I was invited to order, in the event that I’m inclined to grant the remedy sought herein, that the outstanding amount as at 1/4/2005, that is, Euros 47,840, be deposited in Court as a means to reinforce the fact that the Applicant is not here to waste Court’s time and to abuse the commercial justice in this country. After giving anxious consideration to this prayer, I’m inclined to the view that doing so wouldn’t be promoting fairness in the matter. This is not an involved matter that would take a lot of Court’s time. In view of the objection launched against the intended sale, I’m of the opinion that a commitment by the parties to have the main suit disposed of expeditiously, say within three months, would promote fairness in the case.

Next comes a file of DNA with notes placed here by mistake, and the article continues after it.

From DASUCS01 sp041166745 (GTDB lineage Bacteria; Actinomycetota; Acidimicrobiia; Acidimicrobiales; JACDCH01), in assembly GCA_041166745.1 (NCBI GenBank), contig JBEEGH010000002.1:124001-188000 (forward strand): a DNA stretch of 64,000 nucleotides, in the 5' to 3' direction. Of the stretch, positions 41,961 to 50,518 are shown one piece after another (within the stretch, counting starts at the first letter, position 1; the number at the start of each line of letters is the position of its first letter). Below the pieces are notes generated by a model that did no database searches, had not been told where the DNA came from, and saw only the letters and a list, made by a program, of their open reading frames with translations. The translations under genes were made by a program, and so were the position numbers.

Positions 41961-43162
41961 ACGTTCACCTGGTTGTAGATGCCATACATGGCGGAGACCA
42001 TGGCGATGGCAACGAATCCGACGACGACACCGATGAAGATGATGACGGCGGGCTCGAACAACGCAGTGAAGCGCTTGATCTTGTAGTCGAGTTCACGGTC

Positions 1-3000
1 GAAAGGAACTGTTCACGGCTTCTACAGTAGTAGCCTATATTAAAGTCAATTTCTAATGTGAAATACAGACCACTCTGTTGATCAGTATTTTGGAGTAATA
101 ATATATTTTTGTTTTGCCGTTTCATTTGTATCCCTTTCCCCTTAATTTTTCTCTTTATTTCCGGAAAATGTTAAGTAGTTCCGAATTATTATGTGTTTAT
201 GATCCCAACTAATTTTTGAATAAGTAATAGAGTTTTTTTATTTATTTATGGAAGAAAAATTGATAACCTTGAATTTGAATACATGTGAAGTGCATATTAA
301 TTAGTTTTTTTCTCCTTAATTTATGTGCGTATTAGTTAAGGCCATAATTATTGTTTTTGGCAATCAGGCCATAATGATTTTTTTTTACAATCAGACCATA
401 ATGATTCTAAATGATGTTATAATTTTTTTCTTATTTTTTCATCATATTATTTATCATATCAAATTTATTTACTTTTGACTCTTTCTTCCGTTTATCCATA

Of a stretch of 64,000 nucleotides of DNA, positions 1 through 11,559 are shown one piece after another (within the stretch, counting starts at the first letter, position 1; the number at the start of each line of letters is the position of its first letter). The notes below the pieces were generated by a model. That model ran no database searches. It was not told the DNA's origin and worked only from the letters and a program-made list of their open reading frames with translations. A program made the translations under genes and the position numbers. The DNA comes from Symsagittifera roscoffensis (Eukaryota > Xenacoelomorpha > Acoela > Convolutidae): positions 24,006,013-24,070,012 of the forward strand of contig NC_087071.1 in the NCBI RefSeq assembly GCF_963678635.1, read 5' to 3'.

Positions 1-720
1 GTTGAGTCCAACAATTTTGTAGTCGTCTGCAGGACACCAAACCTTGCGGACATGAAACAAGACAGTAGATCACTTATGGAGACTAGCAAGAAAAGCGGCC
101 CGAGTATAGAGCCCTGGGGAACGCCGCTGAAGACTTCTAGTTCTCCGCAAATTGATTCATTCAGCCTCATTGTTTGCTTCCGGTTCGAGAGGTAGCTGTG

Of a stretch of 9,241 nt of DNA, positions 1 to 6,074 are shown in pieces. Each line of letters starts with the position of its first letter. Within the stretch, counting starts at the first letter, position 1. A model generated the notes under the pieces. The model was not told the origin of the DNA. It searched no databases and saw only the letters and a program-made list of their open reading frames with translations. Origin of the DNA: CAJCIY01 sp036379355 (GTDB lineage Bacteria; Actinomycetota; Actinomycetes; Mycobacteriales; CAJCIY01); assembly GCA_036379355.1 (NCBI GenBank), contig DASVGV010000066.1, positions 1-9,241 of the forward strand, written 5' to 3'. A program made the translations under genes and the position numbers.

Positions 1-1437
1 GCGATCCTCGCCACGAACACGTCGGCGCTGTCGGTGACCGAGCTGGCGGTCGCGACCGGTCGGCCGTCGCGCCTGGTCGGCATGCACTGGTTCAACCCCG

For the reasons advanced above and on other equitable considerations, I would allow this application. I would however order that the main suit be disposed of within THREE months from the date of this order excluding the forth coming Court vacation, time and circumstances allowing. In the event that the Applicant exhibits lack of keenness towards completion of his case, this Court would be constrained to review this order.

The Respondent shall have costs herein in any event. I so order.

Yorokamu Bamwine

J U D G E

23/05/2005